Acosta Danza
Sadler's Wells

Acosta Danza Credit: Manuel Vason
Carlos Luis Blanco and Alejandro Silva in El Cruce Sobre El Niágara (The Crossing Over Niagara) Credit: Johan Persson
Acosta Danza in Belles-Lettres Credit: Johan Persson
Acosta Danza in Imponderable Credit: Johan Persson
Marta Ortega and Carlos Acosta in Mermaid Credit: Johan Persson
Acosta Danza in Twelve Credit: Johan Persson

Carlos Acosta’s astute programming eases us into our appreciation of his beautiful young dancers. A new company of fourteen dancers, eight men, six women, five numbers (two Sadler’s Wells premières) choreographed by one woman and four men, Acosta Danza’s Debut, 100 minutes of impressive dance, talent and dedication shining, plays the audience very well.

El Cruce Sobre El Niágara (The Crossing Over Niagara) by Marianela Boán, founder of Danza Contemporanea de Cuba, is a meditation on the human form. To Olivier Messiaen’s contemplative cello and piano, two strong, supple, honed bodies, muscles defined in every weight shift, anatomy / life drawing studies, ancient Greek gymnast bas reliefs, Vitruvian men, come slowly together as one, in a twenty-four-minute long exposition.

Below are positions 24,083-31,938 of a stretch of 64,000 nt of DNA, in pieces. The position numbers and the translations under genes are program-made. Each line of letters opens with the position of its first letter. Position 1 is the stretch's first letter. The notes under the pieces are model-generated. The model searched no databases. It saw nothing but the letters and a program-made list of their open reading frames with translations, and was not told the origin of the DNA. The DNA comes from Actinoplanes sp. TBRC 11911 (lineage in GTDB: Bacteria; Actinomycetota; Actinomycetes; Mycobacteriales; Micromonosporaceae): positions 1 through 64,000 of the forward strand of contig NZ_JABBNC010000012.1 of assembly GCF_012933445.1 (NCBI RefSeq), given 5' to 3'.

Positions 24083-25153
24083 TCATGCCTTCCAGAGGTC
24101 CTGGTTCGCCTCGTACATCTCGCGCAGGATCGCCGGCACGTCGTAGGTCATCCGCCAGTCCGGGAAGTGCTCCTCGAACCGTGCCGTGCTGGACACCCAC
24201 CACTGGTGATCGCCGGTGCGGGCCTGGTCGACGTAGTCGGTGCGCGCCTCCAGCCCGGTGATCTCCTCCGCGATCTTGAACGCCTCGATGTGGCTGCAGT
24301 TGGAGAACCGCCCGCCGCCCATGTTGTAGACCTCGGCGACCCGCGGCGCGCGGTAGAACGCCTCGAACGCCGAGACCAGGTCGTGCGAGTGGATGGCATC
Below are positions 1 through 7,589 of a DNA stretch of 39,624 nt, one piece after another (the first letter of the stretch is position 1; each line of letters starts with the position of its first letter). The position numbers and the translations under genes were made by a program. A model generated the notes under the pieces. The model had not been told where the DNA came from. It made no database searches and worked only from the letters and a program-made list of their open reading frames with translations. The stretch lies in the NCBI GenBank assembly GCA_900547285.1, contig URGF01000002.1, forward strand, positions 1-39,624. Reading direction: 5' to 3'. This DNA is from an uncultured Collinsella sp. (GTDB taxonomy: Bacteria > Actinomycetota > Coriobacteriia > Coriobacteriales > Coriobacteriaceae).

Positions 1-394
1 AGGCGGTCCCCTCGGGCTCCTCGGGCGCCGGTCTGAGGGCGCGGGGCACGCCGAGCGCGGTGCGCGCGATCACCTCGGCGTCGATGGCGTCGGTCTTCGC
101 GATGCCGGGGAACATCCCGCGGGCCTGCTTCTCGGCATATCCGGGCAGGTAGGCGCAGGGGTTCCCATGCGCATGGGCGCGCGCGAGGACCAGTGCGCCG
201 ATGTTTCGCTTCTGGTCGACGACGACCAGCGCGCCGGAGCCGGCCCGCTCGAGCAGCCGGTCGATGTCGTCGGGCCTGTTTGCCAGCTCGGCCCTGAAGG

Carlos Luis Blanco negotiates a rectangle of light as if it were a tightrope to reach Alejandro Silva curled on the ground. God’s foot touches Adam into life. Lifts, deep pliés, strongman totem pole acrobatics, mirror images, tangles and a blending, andante and allegro, they fly off into Carlos Repilado’s blue light as one.

Justin Peck’s (NYC Ballet) eighteen-minute neoclassical Belles-Lettres brings elegiac nineteenth century romance into the picture. Costumes dipped in flowering everglades, César Franck’s lyrical music: both speak of an impulsive dream world, a dramatic midsummer’s night dream world.

Four elegant couples waft and flow in daisy chains and pas de deux under the control perhaps of an impish Puck or an Ariel (Mario Sergio Elías outstanding) only to return later with hair unpinned in post coital abandon…